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33,568 Security Jobs Found

The security sector in the UK remains strong, helping to create many opportunities for people looking to enter this growing sector. Security jobs exist in various sectors, and as such the role can often be dynamic and exciting. For example, you could be working in a retail shop in a busy shopping area, or in an airport or football stadium. Working in security can provide long-term job security, as well create many opportunities to develop your career in security or move into a different role entirely.

Many roles are entry-level, providing an excellent way to enter a growing industry without the need for further education qualifications. There are also many industry-specific qualifications you can work towards which will open even more opportunities for you. Keep reading to learn more about security jobs, including expected salaries and required skills.

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With security employers found in many different industries, what you will be doing on a day-to-day basis can vary significantly. You could be working indoors, outdoors, in a vehicle or even aboard a cruise liner. Roles can be physically demanding or not and may involve wearing a uniform.

Furthermore, you could be working alone or as part of a team, whilst unsociable hours such as nights and weekends can also be common. Some of the most common duties involved in security jobs, include:

  • Patrolling premises and ensuring everywhere is secure
  • Monitoring CCTV cameras and other surveillance equipment
  • Checking and escorting visitors in and out of premises
  • Guarding valuable equipment, money and VIPs
  • Searching luggage and operating scanning equipment

The majority of security jobs do not require you to have any formal qualifications other than perhaps GCSEs in subjects such as math and English. However, some specialist roles, such as prison guard, may require you to have a related qualification, such as those approved by the Security Industry Authority (SIA). These courses can often be taken whilst you are working and will improve your career opportunities.

Many security jobs will provide on-the-job training and apprenticeships. Therefore, companies are often looking for candidates with skill sets well matched to the role, these include:

  • Hard working and honest
  • Patience and ability to stay calm in emergency situations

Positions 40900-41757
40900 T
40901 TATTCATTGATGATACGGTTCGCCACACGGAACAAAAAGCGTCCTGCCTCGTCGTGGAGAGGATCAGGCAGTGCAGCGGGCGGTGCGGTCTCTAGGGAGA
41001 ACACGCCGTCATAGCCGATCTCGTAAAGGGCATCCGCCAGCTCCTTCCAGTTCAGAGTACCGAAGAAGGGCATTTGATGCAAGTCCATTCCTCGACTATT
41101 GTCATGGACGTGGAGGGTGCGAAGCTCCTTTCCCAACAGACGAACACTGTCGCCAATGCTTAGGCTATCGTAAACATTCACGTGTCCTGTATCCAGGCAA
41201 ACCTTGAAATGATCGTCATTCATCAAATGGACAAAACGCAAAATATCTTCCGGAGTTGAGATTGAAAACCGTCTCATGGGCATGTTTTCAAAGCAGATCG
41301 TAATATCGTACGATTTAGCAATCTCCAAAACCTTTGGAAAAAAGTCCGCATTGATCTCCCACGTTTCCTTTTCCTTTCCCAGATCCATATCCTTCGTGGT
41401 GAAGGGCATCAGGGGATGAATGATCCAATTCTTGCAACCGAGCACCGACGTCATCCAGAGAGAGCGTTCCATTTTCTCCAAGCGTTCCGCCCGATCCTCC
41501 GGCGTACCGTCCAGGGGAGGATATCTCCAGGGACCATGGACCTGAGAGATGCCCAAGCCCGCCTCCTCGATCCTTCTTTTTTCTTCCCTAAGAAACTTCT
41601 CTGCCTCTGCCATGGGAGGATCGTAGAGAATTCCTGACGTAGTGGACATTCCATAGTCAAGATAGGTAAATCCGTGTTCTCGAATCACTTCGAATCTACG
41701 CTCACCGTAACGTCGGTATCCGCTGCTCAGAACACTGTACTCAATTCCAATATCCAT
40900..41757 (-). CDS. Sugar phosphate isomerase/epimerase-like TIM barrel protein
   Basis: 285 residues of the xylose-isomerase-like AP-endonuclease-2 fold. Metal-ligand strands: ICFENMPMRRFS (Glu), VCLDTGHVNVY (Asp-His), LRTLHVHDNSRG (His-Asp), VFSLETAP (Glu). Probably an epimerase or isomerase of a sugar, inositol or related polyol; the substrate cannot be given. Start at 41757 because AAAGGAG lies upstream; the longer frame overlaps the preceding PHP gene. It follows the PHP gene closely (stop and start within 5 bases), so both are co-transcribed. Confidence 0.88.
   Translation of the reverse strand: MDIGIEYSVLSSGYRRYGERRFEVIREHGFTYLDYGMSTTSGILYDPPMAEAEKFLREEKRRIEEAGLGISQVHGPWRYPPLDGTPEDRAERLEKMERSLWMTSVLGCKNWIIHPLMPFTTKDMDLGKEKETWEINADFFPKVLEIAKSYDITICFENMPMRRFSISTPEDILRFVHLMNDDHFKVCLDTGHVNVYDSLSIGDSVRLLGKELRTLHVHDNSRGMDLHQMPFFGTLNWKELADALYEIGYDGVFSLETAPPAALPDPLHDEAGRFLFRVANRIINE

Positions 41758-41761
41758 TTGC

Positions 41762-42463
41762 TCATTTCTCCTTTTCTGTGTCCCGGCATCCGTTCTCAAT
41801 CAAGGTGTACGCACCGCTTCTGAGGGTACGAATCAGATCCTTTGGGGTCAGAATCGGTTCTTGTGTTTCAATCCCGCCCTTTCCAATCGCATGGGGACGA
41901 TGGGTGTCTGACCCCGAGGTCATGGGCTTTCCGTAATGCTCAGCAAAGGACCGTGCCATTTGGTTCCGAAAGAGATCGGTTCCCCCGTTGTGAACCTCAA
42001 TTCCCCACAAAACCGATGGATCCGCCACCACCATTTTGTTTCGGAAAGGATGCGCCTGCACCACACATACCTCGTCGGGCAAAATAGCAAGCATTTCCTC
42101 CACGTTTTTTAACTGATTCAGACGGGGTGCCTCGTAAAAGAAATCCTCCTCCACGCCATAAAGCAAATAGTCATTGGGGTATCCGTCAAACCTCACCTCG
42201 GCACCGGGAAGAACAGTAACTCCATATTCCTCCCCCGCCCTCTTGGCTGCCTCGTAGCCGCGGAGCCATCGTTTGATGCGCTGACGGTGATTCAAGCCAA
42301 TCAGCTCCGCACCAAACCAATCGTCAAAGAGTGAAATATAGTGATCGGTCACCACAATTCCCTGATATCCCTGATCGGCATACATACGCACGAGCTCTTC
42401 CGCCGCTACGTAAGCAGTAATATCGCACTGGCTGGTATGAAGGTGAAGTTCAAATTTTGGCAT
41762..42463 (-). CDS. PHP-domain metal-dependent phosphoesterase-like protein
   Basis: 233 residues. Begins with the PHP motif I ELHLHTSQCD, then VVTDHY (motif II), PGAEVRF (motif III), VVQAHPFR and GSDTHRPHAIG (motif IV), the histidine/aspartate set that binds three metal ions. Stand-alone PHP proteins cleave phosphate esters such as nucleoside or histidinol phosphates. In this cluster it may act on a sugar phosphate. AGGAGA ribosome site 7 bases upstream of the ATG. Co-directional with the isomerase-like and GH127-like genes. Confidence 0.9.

• Good decision making and communications skills
  • Good physical condition and concentration abilities

Working in security can provide excellent career opportunities. Security jobs exist in many different sectors, creating good demand across the UK. You will gain valuable skills and experience that will help you develop further in a role or enable you to move to an entirely different position. Once you have gained experience you will be able to move towards more senior-level positions, including supervisor and chief security officer roles. Furthermore, if you gain the relevant qualifications, you could move into security management, training or even start your own business.

More security jobs can often be found in large cities, with London in particular a hub for security-based roles. Salaries can vary a lot. Average UK salaries for security jobs is round £17,500. However, this rises to around £31,000 for jobs based in London. Other factors that affect wages include the size and sector of an employer, as well as what experience, previous experience and qualifications/training you have.

With security employers found in so many different sectors, working in security can provide a dynamic and interesting career choice. There is often good demand for the role, and you will likely receive extensive on-the-job training. There are plenty of opportunities to develop professionally and salaries can be good when you move into more senior-level roles.

However, security jobs can also be demanding. Some roles may have a dangerous element to them, and you can often be working outdoors regardless of the weather. Unsociable hours, including nights, weekends and Bank Holidays are common, whilst starting salaries can be low in some entry-level positions.